Posts with term Loblaws X

Earth911 Podcast: Loop’s Circular Shopping Expands to Canada

Earth911 Podcast Innovator Interview As shopping from home grows, packaging waste is piling up. Loop offers an alternative: a delivery service for food and home goods that picks up used product packaging, then cleans and reuses it to eliminate trash. Earth911 talks with Heather Crawford, global vice president of marketing and e-commerce at Loop, about the company’s expansion into Canada. Loop now offers service in the U.S., U.K., and France. Its Loop Tote bag is dropped off and picked up by FedEx, and it will soon offer in-store Tote exchanges at Kroger, Walgreens, and Canada’s Loblaws locations. Heather Crawford, vice president of marketing and ecommerce at Loop Crawford shares how Loop, which was launched by specialty recycling company TerraCycle, designs reusable packaging that can be repeatedly cleaned and refilled with products in order to reduce post-consumer waste. We also discuss the sustainability of online shopping and how, at scale, it can be more efficient than traditional bricks-and-mortar retail shopping. Loop is partnering with several grocery and drugstore chains to introduce in-store Tote pick-up and drop-off services. Both at-home and retail services are essential to reaching consumers who want to remove single-use packaging from their shopping list. Loop currently offers hundreds of product options and is expanding its partnerships with food and personal care brands to introduce more reusable product packaging. Take a few minutes to learn more at the U.S. Loop storeCanadian storeU.K. store, or the French store.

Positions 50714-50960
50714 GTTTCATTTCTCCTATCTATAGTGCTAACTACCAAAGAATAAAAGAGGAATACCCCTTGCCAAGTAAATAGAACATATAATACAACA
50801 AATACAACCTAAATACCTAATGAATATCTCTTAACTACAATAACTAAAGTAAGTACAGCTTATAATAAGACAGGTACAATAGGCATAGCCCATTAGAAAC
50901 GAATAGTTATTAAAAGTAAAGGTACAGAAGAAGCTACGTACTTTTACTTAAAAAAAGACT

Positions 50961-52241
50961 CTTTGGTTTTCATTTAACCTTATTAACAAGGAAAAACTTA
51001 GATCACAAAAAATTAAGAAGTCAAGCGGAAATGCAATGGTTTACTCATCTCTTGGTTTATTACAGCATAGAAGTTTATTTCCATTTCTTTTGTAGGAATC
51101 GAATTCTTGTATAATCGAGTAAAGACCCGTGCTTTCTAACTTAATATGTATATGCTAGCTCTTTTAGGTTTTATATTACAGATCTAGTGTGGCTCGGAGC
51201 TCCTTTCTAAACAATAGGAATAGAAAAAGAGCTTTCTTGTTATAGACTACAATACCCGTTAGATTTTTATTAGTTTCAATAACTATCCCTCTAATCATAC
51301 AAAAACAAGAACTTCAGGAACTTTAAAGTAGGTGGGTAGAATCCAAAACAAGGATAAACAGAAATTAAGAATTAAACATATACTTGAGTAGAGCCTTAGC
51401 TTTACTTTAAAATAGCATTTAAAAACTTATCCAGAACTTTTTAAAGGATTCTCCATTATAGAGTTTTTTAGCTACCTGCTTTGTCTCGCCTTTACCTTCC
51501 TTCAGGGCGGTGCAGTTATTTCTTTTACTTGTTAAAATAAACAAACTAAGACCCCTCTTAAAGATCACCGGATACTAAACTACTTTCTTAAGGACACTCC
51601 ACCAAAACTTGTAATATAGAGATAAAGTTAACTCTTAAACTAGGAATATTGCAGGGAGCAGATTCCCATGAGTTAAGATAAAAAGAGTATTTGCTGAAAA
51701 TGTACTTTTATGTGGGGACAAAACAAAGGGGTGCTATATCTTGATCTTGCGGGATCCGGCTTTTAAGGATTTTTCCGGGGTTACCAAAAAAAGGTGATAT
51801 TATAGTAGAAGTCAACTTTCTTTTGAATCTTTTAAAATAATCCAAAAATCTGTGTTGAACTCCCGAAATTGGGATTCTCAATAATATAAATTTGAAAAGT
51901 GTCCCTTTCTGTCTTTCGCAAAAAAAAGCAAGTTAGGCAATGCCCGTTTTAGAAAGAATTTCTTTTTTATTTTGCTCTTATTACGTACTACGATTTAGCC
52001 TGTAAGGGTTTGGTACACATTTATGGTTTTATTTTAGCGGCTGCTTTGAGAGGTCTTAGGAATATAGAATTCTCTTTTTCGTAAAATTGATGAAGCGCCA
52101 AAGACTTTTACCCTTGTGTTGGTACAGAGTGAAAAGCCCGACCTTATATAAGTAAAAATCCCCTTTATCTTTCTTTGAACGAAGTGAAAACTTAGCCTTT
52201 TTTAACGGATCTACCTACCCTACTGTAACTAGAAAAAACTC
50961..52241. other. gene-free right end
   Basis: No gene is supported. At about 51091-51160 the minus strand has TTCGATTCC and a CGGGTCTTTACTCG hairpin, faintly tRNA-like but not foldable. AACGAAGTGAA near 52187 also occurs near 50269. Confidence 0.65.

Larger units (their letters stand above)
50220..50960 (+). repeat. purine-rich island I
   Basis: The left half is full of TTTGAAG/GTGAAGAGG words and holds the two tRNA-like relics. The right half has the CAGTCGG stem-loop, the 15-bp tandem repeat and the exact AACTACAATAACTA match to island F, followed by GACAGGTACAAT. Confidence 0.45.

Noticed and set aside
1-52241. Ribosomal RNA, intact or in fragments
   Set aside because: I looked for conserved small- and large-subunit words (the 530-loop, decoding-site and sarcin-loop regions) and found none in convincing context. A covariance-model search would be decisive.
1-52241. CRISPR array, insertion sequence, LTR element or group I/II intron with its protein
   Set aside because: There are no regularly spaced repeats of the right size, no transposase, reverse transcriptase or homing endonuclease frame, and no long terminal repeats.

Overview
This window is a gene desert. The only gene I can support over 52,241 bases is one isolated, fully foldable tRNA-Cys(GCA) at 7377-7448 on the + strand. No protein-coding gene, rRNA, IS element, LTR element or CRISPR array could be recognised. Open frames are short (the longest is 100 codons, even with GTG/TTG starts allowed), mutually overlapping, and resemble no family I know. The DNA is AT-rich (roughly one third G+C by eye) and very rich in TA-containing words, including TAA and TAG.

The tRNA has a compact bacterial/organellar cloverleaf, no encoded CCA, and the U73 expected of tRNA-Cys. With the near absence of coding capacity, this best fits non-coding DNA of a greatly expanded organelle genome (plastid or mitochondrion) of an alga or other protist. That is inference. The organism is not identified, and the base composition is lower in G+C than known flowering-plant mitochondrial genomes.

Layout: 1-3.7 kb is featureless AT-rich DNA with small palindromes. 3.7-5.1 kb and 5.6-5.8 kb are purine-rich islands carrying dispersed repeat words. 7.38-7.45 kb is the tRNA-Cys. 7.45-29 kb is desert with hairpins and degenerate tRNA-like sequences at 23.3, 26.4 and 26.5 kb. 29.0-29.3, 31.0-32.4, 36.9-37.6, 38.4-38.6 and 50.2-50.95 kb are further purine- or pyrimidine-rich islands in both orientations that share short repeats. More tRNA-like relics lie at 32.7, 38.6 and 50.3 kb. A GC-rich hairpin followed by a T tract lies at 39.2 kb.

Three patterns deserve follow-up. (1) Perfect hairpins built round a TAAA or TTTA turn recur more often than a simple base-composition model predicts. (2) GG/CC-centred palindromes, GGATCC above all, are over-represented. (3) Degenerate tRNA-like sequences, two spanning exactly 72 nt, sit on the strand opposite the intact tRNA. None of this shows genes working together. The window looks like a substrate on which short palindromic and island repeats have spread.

A big test of reusable packaging for groceries comes to Canada

Loop launches online supermarket in partnership with Loblaws and big food brands Emily ChungAlice HoptonTashauna Reid

  Loop, an online store selling well-known food brands in reusable, returnable containers, has partnered with Loblaws to put sustainably packaged groceries to the test in Canada. 2:07     An online store has launched in Ontario selling groceries and household items from Loblaws in containers it will take back and refill — a test of whether Canadian consumers are ready to change their habits. Industry-watchers say it is breaking ground for reusable packaging. The store, called Loop, launched in Canada on Feb. 1, in partnership with supermarket giant Loblaws, and offers items like milk, oats, ice cream and toothpaste for delivery in most of Ontario. Loop is already operating in the continental U.S., the U.K and France. Included so far are some products from well-known brands such as PC sauces and oils, Häagen-Dazs ice cream, Heinz ketchup, Chipits chocolate chips and Ocean Spray cranberries. "The goal is really validating that this is something the Canadian public is interested in," said Tom Szaky, founder and CEO of Loop and its parent company TerraCycle. Unlike existing small no-waste retailers, they want to offer "your favourite product at your favourite retailer in a reusable and convenient manner." The involvement of a huge retailer makes the launch notable in terms of scale and who it will reach, said Tima Bansal, Canada Research Chair in business sustainability at Western University in London, Ont. "I think it's at the scale that's needed to create the change in the community in Canada more generally," she said.

How it works for customers